"For Holy Mother Church, relying on the faith of the apostolic age, accepts as sacred and canonical the books of the Old and the New Testaments, whole and entire, with all their parts, on the grounds that, written under the inspiration of the Holy Spirit, they have God as their author, and have been handed on as such to the Church herself."70

106 God inspired the human authors of the sacred books. "To compose the sacred books, God chose certain men who, all the while he employed them in this task, made full use of their own faculties and powers so that, though he acted in them and by them, it was as true authors that they consigned to writing whatever he wanted written, and no more."71

107 The inspired books teach the truth. "Since therefore all that the inspired authors or sacred writers affirm should be regarded as affirmed by the Holy Spirit, we must acknowledge that the books of Scripture firmly, faithfully, and without error teach that truth which God, for the sake of our salvation, wished to see confided to the Sacred Scriptures."72

108 Still, the Christian faith is not a “religion of the book.” Christianity is the religion of the “Word” of God, a word which is “not a written and mute word, but the Word which is incarnate and living”.73 If the Scriptures are not to remain a dead letter, Christ, the eternal Word of the living God, must, through the Holy Spirit, "open [our] minds to understand the Scriptures."74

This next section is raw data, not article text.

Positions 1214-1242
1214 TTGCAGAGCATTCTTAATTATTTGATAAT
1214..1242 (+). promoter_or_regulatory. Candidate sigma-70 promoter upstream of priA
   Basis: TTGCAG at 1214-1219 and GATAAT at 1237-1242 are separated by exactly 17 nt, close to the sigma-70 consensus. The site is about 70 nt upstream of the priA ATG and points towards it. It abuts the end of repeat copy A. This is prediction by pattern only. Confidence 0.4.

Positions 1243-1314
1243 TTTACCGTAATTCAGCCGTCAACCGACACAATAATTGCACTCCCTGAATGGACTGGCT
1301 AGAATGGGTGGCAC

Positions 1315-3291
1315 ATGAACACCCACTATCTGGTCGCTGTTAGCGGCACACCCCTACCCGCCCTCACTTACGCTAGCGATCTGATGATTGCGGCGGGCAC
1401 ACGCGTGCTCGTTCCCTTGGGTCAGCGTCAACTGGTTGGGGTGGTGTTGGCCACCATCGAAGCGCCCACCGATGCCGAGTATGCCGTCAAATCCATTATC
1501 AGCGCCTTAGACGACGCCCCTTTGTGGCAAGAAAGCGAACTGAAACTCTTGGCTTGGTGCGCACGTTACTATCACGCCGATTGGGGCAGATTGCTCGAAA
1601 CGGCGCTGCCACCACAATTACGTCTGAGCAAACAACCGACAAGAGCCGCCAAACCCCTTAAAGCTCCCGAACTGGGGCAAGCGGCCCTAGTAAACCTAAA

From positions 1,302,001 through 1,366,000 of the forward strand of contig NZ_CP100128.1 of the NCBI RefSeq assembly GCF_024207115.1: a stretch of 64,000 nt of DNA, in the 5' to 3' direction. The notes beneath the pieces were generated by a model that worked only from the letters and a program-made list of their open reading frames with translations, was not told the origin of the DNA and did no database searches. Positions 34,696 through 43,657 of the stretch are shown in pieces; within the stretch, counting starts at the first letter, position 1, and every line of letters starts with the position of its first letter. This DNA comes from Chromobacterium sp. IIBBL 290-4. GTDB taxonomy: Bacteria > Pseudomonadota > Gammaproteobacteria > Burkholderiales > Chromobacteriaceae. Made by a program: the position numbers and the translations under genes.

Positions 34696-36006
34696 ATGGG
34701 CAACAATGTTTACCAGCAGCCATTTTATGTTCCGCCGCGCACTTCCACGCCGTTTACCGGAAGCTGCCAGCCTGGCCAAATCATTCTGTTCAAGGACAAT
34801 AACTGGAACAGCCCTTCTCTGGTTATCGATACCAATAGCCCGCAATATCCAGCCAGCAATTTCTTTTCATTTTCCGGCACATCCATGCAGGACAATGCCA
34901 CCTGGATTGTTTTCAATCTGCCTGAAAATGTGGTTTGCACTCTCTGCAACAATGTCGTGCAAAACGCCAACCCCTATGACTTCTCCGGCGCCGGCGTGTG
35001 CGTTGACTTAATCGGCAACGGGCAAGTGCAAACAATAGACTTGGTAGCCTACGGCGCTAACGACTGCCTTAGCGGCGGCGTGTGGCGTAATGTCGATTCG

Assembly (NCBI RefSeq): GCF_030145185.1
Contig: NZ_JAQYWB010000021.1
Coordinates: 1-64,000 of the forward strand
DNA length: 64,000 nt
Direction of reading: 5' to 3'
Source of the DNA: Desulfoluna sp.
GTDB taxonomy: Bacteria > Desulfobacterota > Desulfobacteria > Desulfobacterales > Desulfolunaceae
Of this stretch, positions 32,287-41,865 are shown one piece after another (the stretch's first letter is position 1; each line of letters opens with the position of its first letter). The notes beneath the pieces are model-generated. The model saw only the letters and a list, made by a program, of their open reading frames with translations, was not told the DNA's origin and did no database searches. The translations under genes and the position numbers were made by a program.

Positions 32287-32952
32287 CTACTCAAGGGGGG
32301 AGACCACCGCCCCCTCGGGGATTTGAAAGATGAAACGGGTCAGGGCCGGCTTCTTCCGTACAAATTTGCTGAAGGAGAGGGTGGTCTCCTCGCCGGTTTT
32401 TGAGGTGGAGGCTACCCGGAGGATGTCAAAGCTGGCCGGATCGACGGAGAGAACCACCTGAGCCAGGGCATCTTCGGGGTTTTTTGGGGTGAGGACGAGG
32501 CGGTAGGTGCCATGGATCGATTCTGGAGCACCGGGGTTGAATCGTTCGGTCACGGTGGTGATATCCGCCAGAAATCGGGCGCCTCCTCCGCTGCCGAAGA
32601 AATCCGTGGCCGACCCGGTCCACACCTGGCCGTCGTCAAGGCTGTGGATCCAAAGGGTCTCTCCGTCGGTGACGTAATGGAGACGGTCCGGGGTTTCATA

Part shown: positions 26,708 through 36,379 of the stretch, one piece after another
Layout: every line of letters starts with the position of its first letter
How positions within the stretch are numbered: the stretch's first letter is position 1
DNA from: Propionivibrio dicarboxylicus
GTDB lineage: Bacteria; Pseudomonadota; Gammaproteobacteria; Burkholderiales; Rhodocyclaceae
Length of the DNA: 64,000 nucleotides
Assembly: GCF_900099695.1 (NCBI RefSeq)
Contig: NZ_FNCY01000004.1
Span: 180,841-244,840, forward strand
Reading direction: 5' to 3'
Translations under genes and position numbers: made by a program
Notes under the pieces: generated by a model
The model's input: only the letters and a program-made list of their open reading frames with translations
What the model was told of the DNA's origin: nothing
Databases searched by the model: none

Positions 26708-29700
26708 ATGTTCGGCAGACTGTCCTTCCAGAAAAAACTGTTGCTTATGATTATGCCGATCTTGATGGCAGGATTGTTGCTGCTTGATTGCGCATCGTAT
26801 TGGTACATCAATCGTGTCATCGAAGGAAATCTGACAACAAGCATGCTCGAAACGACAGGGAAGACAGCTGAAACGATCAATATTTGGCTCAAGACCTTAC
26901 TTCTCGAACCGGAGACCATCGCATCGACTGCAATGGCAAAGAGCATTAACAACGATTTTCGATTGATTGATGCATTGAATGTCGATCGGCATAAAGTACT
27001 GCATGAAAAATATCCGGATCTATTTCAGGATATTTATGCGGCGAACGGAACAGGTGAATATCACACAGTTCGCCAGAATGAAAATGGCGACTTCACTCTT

109 In Sacred Scripture, God speaks to man in a human way. To interpret Scripture correctly, the reader must be attentive to what the human authors truly wanted to affirm, and to what God wanted to reveal to us by their words.75

110 In order to discover the sacred authors’ intention, the reader must take into account the conditions of their time and culture, the literary genres in use at that time, and the modes of feeling, speaking and narrating then current. "For the fact is that truth is differently presented and expressed in the various types of historical writing, in prophetical and poetical texts, and in other forms of literary expression."76

111 But since Sacred Scripture is inspired, there is another and no less important principle of correct interpretation, without which Scripture would remain a dead letter. "Sacred Scripture must be read and interpreted in the light of the same Spirit by whom it was written."77

The Second Vatican Council indicates three criteria for interpreting Scripture in accordance with the Spirit who inspired it.78

112 1. Be especially attentive “to the content and unity of the whole Scripture”. Different as the books which compose it may be, Scripture is a unity by reason of the unity of God’s plan, of which Christ Jesus is the center and heart, open since his Passover.79
The phrase “heart of Christ” can refer to Sacred Scripture, which makes known his heart, closed before the Passion, as the Scripture was obscure. But the Scripture has been opened since the Passion; since those who from then on have understood it, consider and discern in what way the prophecies must be interpreted.80
113 2. Read the Scripture within “the living Tradition of the whole Church”. According to a saying of the Fathers, Sacred Scripture is written principally in the Church’s heart rather than in documents and records, for the Church carries in her Tradition the living memorial of God’s Word, and it is the Holy Spirit who gives her the spiritual interpretation of the Scripture (". . . according to the spiritual meaning which the Spirit grants to the Church"81).